The Daring Miss Darcy (Lost Ladies of London #4)

The Daring Miss Darcy (Lost Ladies of London #4)

Adele Clee

Chapter One

The black unmarked carriage rolled to a stop on the corner of Longacre, a street north of Covent Garden. Here, so close to the narrow lanes and crooked timber buildings of St Giles, the night was anything but still. Drunken quarrels tumbled out from packed taverns onto the streets. The deep rumble resonated like that of a tenor singing the restless song of the poor. The soprano came in the form of women hawking their wares, of stray dogs whining and children crying.

Ross Sandford, Marquess of Trevane, Vane to his friends and enemies, shuffled to the edge of his seat and extinguished the candle in the lantern hanging from the roof of his conveyance. At night, a man could embrace the cold emptiness filling his heart. And yet the need to rouse a flicker of emotion in his lifeless chest had drawn him out from his house in Berkeley Square to this dirty and dangerous part of town.

Dressed in black, Vane opened the door and stepped down to the pavement. After straightening his coat, he jerked his head to his coachman, Wickett.

“Wait here. Twenty minutes is all I need.”

That would be enough time to lure a rogue or two out from the shadows, enough time to heat the blood as it rushed through his veins.

Wickett stared at the fog-drenched street and shook his head. “Ten minutes should be plenty, my lord. Every light-fingered cove in the district will be out on the hunt tonight.”

Vane knew that. Why else would he have come if not to practice his pugilistic skills? Pity the fool who thought him easy pickings.

“Strange, I do not recall asking for your opinion.”

“If you wanted a simple coachman, you would have hired one from The Dog and Duck.” From atop his box, Wickett inclined his head respectfully. “You wanted a man who isn’t afraid to take a shot. A man who can sew a wound as good as a French modiste sews silk. You wanted a man who can change your shirt so your sister won’t notice the blood, who can tie a cravat—”

“Yes, yes, Wickett. You have made your point.”

“Then as a man who’s survived these streets and has a need to protect his master, take heed. No more than fifteen minutes else I’ll be carting home a dead man.”

Vane inhaled deeply as a flash of excitement sparked. Death might bring the answer to the questions plaguing his waking thoughts, and those disturbing his dreams, too. Had Estelle Darcy survived the shipwreck? Was she out there somewhere, living and breathing? Did she ever think of him? Had she cared for him at all?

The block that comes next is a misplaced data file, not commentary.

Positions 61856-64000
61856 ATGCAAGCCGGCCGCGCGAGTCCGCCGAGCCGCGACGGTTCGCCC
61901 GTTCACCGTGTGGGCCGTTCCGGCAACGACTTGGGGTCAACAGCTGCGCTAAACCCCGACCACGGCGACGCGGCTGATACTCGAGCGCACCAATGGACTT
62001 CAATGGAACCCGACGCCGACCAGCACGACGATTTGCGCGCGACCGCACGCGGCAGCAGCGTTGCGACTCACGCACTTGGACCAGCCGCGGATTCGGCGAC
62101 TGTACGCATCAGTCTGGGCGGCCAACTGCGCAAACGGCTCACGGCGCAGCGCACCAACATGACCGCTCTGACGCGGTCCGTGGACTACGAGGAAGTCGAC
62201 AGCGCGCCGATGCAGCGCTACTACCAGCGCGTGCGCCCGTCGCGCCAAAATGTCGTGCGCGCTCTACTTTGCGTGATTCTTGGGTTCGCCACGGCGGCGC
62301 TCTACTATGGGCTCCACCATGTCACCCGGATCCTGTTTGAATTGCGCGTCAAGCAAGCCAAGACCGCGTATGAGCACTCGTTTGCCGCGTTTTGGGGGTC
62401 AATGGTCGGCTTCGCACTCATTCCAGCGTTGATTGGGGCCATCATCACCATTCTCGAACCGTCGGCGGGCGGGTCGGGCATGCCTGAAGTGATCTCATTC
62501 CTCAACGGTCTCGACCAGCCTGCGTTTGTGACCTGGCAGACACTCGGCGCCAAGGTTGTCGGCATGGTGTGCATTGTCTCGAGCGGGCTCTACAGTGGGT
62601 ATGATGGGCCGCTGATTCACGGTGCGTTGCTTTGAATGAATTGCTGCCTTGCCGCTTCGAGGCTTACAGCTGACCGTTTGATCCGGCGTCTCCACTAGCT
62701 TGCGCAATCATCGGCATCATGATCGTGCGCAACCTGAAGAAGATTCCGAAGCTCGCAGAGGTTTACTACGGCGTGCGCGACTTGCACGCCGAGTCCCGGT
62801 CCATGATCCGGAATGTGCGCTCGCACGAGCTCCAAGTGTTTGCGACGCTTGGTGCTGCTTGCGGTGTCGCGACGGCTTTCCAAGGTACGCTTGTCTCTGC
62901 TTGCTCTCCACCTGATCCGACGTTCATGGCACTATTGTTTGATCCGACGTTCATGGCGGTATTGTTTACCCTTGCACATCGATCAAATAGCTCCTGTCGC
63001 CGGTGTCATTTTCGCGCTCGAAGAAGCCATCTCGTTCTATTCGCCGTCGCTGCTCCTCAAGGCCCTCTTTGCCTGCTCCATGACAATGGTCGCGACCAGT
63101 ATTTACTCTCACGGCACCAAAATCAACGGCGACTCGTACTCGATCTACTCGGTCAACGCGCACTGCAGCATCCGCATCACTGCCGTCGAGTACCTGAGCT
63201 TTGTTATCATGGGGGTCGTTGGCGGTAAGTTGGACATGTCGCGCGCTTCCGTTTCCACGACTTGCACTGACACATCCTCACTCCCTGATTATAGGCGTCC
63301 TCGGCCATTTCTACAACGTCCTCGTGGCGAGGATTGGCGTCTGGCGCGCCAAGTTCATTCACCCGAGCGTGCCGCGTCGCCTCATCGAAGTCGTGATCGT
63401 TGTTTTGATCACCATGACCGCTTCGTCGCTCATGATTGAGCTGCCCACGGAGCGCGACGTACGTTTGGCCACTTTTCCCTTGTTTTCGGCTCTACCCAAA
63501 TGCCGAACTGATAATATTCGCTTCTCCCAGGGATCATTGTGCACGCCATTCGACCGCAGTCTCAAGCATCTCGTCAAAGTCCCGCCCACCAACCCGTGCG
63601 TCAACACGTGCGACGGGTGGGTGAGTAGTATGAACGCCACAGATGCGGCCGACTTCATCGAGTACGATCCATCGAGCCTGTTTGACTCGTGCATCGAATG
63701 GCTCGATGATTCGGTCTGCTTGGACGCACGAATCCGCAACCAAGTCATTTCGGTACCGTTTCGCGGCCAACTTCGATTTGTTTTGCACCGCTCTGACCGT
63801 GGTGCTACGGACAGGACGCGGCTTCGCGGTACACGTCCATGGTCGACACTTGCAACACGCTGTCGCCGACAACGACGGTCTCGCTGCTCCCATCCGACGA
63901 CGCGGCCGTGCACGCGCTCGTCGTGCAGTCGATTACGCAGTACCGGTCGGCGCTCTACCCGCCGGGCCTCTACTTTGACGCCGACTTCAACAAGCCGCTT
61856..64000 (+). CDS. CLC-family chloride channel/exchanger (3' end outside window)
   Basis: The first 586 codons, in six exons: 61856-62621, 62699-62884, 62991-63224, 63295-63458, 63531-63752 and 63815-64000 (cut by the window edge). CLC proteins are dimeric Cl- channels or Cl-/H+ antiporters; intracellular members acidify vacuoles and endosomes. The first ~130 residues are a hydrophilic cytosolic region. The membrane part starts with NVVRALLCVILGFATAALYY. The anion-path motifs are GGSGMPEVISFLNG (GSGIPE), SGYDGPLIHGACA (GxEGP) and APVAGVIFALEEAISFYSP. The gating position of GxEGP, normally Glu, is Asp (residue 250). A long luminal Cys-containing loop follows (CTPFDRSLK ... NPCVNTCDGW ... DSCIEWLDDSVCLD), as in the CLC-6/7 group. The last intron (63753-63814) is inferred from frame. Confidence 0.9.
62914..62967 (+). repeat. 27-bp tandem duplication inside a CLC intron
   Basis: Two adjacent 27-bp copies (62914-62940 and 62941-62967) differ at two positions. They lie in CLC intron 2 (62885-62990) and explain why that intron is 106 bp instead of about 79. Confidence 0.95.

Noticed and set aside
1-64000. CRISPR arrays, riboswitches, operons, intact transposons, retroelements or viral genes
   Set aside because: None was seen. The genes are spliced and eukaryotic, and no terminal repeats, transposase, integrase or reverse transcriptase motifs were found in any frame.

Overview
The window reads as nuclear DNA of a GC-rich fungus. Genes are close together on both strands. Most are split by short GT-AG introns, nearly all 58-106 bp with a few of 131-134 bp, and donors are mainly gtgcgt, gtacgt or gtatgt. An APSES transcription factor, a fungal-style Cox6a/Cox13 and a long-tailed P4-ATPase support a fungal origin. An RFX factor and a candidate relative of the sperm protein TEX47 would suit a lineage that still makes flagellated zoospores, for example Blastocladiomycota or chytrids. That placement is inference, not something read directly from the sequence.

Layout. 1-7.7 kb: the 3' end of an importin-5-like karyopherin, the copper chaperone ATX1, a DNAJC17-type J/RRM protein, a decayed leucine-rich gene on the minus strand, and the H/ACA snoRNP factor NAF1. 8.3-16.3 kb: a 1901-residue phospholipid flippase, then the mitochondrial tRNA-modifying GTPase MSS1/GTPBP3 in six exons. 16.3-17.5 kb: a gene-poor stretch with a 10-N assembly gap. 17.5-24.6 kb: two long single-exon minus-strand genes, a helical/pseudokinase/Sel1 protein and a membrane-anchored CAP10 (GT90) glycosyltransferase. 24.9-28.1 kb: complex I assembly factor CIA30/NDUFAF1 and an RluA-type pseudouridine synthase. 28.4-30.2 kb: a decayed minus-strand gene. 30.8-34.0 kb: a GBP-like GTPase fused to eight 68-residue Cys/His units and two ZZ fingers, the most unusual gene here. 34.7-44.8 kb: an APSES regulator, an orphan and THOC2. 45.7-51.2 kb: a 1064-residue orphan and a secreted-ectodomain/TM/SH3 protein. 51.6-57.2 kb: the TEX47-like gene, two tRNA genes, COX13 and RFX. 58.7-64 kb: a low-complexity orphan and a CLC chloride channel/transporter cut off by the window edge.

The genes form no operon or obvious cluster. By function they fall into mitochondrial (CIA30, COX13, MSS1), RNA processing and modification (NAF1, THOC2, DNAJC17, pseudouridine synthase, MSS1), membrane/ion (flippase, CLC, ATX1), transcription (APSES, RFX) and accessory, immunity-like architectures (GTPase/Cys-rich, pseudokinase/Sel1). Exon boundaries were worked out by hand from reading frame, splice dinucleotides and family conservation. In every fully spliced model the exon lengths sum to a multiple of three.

Vane shook himself and focused on the lithe, athletic figure glaring wide-eyed from the box seat.

“What’s wrong, Wickett?”


“You have the look of a man waiting to watch his friend dangle from the scaffold. Where is your faith in my ability to ward off an attack?”

“It’s no good looking for trouble when your mind’s not in the game. Ever since you came back from visiting Lord Ravenscroft, you’ve not been yourself.”

No, he was not himself.

The pledge he’d made to find Estelle Darcy and prove she was alive and well, gnawed away at his conscience like a starving rat with razor-sharp teeth. But he’d abandoned all hope of success. All leads led to naught. The runner he’d hired had sent him on a fool’s errand to Canterbury and then to Maidstone. An acquaintance in Whitechapel sent him to a woman on Upper Newman Street. While she had a smart mouth, and had recently returned from France, it soon became apparent that Estelle was her working name.

“Of course I’m not myself. My sister married a blasted pirate.”

That was not the reason for his morose mood. Ravenscroft had proven himself worthy. Anyone who saw Fabian and Lillian together could not question the depth of their love. Still, it was as good an excuse as any, and it would stop his coachman’s carping criticism, for now.

Wickett bent his head. “You miss Lady Lillian that’s for sure, but it’s no reason to dice with death at every given opportunity.”

Hell, he missed Lillian more than he could say. But after eight years spent learning to live with loss, suppressing pain was not a new concept.

Vane’s mind drifted from thoughts of his own sister to the miniature portrait of Ravenscroft’s sister locked away in his desk. Why would he want to remember Miss Darcy’s likeness when he’d spent an eternity trying to forget her?

“I suppose you think me foolish.” Vane tugged his coat sleeves and flexed his fingers.

“It doesn’t matter what I think, my lord. I’ll never understand the minds of intelligent folk.”


Only an imbecile would enter an alley in this part of town, at this time of night. But he’d rather partake in a fistfight than hover on the verge of consciousness in a laudanum-induced state. Besides, was a beating not a form of self-flagellation, punishment for his incompetence?

Through the thick, smothering cloud, Fate’s finger beckoned him, taunted him to step towards the alley.

“If I fail to appear in fifteen minutes, I suggest you come and find me.”

Wickett turned his head and muttered something into the raised collar of his driving coat. “Fifteen minutes,” Wickett repeated. A weary sigh left the coachman’s lips, the white mist joining the thousands of other frustrated breaths that made up this foggy night. “But then I’ve never been good at telling the time.”

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